Maryland’s Leading Lady

A Century Ago, an Outgoing Entomology Major Became UMD’s First Four-Year Female Grad
by Annie Dankelson | Photos courtesy of University Archives

One hundred years ago, when women in the United States were granted the right to vote, a female Terp was also blazing a trail.

In 1920, entomology major Elizabeth Hook became the first woman to earn a degree for four years of study at Maryland State College, renamed that year the University of Maryland.

Between “madly chasing bugs” during her studies, as her senior page in the yearbook read, she reported for the student paper, Maryland State Review, served as class secretary and helped form the institution’s first sorority chapter.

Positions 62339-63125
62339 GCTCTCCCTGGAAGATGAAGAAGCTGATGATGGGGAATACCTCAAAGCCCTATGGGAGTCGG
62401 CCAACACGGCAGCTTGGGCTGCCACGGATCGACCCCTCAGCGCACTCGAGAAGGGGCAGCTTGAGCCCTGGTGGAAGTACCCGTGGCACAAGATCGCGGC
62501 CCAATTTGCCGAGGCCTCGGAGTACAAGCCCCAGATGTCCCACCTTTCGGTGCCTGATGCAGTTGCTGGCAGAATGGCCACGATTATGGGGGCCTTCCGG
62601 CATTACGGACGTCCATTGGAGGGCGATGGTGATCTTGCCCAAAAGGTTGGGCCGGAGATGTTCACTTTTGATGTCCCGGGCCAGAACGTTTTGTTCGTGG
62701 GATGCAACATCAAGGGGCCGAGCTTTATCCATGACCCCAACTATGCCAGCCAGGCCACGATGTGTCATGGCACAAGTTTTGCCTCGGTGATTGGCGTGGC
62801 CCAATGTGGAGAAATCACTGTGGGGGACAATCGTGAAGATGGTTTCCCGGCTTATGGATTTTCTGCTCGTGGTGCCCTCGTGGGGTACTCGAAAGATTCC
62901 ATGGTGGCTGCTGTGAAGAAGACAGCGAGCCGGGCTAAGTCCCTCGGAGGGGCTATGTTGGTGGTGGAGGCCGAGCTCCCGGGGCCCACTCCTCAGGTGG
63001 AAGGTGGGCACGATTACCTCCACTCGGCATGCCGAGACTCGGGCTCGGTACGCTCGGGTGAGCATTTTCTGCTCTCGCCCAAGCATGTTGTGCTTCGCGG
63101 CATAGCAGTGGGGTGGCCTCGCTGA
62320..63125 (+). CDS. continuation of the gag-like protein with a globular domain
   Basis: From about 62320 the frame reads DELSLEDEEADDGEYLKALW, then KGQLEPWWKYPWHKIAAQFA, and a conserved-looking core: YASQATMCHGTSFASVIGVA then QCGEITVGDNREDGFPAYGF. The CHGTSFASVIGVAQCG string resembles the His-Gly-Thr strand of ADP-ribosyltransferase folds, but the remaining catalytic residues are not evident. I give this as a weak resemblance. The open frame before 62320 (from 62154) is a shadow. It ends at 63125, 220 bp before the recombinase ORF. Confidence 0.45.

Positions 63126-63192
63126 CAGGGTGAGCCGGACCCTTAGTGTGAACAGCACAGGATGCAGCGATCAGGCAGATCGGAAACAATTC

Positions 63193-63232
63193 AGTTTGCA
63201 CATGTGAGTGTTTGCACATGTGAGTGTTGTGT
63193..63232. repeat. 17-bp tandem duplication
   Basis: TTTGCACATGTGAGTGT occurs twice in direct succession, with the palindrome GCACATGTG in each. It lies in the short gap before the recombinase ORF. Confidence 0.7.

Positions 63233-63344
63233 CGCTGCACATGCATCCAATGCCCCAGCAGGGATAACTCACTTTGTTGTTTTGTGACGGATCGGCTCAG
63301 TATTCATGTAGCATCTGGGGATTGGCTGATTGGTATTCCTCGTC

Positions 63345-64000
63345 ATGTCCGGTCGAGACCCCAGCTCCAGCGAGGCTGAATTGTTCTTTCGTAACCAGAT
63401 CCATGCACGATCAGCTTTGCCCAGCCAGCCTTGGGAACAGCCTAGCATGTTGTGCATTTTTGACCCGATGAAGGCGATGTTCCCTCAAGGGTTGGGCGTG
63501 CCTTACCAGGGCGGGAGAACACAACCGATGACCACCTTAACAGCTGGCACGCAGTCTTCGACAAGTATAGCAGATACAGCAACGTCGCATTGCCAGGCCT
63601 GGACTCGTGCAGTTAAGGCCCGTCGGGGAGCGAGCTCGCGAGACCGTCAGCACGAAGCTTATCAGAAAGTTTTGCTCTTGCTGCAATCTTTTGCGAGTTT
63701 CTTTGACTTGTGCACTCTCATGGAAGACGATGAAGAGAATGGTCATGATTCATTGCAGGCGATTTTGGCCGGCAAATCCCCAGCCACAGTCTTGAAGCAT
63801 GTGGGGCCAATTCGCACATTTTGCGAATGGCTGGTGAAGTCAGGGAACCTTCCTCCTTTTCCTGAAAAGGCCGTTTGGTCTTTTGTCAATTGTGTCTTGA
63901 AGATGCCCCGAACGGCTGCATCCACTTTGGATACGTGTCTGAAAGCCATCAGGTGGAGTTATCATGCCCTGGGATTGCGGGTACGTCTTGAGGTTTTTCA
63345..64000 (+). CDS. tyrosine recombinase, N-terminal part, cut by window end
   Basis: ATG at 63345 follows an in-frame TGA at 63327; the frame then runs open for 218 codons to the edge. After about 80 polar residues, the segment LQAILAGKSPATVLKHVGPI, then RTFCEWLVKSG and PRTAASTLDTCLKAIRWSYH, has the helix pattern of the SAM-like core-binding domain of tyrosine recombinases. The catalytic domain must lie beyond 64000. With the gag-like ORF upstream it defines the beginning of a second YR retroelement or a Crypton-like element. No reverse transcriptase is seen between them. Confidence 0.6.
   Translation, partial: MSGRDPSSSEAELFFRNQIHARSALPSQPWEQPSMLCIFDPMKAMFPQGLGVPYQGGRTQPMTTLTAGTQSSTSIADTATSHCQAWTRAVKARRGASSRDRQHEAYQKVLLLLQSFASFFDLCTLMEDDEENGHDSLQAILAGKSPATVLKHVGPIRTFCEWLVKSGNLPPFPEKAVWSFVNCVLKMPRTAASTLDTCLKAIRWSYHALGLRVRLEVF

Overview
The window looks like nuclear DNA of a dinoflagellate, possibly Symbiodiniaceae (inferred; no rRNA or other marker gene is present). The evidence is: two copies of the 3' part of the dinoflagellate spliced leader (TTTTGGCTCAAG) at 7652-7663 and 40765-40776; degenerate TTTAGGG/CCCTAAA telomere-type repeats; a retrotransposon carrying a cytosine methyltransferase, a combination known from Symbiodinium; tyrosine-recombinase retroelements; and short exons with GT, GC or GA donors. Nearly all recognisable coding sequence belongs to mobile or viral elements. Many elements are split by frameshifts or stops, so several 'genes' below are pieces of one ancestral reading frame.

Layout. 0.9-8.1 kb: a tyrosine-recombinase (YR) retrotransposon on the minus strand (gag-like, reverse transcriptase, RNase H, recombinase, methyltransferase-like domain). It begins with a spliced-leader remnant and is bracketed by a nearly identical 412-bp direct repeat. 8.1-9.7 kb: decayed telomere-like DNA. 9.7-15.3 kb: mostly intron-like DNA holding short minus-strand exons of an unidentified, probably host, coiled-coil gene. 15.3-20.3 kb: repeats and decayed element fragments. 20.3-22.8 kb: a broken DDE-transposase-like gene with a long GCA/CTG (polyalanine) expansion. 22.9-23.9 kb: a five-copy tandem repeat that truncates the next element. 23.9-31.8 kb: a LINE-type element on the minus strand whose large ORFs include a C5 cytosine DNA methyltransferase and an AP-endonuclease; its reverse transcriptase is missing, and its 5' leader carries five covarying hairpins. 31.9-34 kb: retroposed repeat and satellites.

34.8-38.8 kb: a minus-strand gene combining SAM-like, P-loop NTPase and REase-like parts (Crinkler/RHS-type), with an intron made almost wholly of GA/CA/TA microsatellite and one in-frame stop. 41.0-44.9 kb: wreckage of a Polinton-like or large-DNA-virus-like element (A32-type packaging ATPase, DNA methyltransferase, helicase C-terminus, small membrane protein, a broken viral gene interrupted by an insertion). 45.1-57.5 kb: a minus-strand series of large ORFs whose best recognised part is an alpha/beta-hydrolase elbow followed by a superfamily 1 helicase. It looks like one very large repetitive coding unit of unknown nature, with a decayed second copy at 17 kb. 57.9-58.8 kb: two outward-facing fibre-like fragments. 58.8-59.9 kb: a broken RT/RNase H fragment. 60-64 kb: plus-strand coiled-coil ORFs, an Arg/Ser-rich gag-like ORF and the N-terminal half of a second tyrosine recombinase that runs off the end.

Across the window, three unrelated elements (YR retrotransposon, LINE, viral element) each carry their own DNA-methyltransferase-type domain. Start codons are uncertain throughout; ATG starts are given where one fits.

More women soon followed “Lisbeth,” as her peers fondly called her, and by her senior year, 21 other women were enrolled at Maryland.

“It is due to her courage and rare personality,” the yearbook reads, “that Maryland State is co-educational.”


Sylvia Hall

What a great honor for a Western High School trailblazer. These are the accomplishments that make a Westernite now Dove unique.

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